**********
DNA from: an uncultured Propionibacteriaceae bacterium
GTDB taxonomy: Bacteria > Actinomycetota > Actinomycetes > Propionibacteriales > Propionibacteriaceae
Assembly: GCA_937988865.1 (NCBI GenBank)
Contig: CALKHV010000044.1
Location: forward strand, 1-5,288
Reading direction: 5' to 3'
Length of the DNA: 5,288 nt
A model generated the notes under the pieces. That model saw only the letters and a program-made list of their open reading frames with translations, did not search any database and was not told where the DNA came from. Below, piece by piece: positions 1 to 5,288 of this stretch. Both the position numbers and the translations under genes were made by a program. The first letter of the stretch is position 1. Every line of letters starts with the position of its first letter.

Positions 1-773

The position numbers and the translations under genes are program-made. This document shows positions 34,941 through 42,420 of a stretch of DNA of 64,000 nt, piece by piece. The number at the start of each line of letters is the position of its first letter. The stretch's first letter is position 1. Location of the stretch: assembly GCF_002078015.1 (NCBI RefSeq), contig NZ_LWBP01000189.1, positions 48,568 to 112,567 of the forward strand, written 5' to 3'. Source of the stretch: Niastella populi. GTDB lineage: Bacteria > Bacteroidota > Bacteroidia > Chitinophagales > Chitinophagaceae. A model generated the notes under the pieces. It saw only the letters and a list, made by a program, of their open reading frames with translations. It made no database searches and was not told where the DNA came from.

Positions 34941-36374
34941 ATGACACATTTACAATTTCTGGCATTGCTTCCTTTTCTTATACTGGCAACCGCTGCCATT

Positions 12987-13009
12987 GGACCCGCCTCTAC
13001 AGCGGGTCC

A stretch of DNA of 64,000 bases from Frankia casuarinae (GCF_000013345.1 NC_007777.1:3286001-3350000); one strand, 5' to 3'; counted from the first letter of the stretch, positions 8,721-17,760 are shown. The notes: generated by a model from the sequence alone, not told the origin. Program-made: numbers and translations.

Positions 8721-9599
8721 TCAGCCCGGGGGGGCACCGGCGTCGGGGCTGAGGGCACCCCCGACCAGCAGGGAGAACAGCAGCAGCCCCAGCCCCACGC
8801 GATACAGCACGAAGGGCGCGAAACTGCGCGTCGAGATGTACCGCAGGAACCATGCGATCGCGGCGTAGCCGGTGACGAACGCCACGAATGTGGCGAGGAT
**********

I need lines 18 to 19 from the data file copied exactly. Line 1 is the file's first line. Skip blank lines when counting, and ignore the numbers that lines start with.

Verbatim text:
8721 TCAGCCCGGGGGGGCACCGGCGTCGGGGCTGAGGGCACCCCCGACCAGCAGGGAGAACAGCAGCAGCCCCAGCCCCACGC
8801 GATACAGCACGAAGGGCGCGAAACTGCGCGTCGAGATGTACCGCAGGAACCATGCGATCGCGGCGTAGCCGGTGACGAACGCCACGAATGTGGCGAGGAT